This Browser-Based Text Adventure Is the Best James Bond Game of the FallS The most recent James Bond game to grace consoles, last week's 007 Legends is, sadly, just not good. Fans of the British super-spy need not despair, however: there is a genuinely good James Bond tie-in game out this fall. And it's a text adventure.

The British Intelligence Officers Exam puts players in the shoes of a would-be MI6 agent, working through a series of simulations designed to judge one's fitness for the high-stakes organization. With all of the guns, the flash, the voice acting, and the physics of a AAA game (or blockbuster film) stripped away, the Exam succeeds in making secret missions all about being quick and clever. There's a lot of tension in needing to be very resourceful, very quickly.

The branding is, perhaps, a little over the top. Sony sponsored the project, and it shows. Every mission involves not just a smartphone or a tablet, but specifically an Xperia phone and/or Xperia tablet. Did we mention Xperia? Xperia!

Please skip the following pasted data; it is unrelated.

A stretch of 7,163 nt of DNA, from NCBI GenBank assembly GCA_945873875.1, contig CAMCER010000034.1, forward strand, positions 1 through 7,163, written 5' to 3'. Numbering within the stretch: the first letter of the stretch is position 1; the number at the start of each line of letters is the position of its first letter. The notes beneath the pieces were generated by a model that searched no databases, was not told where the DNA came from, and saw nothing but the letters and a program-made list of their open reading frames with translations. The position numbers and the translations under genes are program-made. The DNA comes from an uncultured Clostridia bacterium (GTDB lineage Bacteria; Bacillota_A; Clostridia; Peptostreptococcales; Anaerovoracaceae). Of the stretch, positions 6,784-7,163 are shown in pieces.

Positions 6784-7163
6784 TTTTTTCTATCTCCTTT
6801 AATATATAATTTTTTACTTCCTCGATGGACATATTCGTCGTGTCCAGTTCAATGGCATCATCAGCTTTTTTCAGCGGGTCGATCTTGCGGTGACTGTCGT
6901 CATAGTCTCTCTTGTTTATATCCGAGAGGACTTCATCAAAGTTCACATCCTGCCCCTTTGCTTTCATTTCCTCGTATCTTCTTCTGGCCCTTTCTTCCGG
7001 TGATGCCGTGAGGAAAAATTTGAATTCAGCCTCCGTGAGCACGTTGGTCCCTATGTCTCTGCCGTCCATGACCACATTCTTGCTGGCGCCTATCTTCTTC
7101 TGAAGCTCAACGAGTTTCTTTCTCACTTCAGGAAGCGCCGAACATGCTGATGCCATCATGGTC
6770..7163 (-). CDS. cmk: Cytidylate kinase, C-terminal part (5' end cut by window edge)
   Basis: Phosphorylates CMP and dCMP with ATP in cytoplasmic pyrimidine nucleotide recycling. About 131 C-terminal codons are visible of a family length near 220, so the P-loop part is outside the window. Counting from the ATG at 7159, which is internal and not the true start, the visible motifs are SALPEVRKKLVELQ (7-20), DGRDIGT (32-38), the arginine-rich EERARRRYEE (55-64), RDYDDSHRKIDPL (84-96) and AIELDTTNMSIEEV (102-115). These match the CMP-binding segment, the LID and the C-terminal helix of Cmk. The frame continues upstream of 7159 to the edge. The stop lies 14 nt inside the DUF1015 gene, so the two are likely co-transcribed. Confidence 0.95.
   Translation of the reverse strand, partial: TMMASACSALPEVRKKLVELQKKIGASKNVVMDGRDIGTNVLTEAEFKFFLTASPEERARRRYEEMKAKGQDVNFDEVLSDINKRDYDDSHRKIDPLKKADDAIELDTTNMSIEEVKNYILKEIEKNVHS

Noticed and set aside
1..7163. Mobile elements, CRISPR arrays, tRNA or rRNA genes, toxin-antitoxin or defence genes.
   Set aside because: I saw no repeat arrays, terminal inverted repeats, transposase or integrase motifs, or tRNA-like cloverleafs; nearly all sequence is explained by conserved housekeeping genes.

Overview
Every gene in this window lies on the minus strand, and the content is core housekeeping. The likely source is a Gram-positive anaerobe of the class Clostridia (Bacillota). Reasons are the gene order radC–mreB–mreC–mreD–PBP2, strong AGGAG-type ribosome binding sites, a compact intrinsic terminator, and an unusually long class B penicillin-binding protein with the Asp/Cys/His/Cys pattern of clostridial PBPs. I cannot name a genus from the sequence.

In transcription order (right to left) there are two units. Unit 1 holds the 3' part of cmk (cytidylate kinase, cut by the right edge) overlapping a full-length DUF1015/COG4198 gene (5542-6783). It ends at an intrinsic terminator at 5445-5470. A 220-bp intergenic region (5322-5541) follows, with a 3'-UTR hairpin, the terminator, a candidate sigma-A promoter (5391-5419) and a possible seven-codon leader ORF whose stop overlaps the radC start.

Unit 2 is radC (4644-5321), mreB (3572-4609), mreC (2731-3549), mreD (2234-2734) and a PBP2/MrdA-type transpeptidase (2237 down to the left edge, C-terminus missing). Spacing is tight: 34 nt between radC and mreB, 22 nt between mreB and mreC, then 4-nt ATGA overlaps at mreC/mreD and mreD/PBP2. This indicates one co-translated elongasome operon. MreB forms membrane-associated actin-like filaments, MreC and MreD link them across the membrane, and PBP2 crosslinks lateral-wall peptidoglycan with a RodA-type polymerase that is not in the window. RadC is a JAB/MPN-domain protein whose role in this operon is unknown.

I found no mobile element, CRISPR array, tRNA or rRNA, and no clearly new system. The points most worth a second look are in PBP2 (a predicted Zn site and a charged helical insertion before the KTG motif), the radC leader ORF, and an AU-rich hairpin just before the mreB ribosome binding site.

Still, the gadgets in the game, like the gadgets in the Daniel Craig Bond movies, are a reminder that over the last fifty years, real-world tech has gone places that even Q could barely dream of. The pocket tech also serves as a useful way to introduce useful maps and real photos into a text game, truly making it a product of the 21st century.

The strangest part, to an old text-adventure junkie, is that the game works in natural language. You, the potential MI6 recruit, are meant to be talking to an agent in the field. If you say, "look," she doesn't understand you. But if you ask, "What do you see?" or, "Where are you now?" she'll return a thorough response.

The game lets you enter an e-mail address to save progress, so you can come back and play the five missions one at a time when you have a moment. Most take about 5-10 minutes to complete.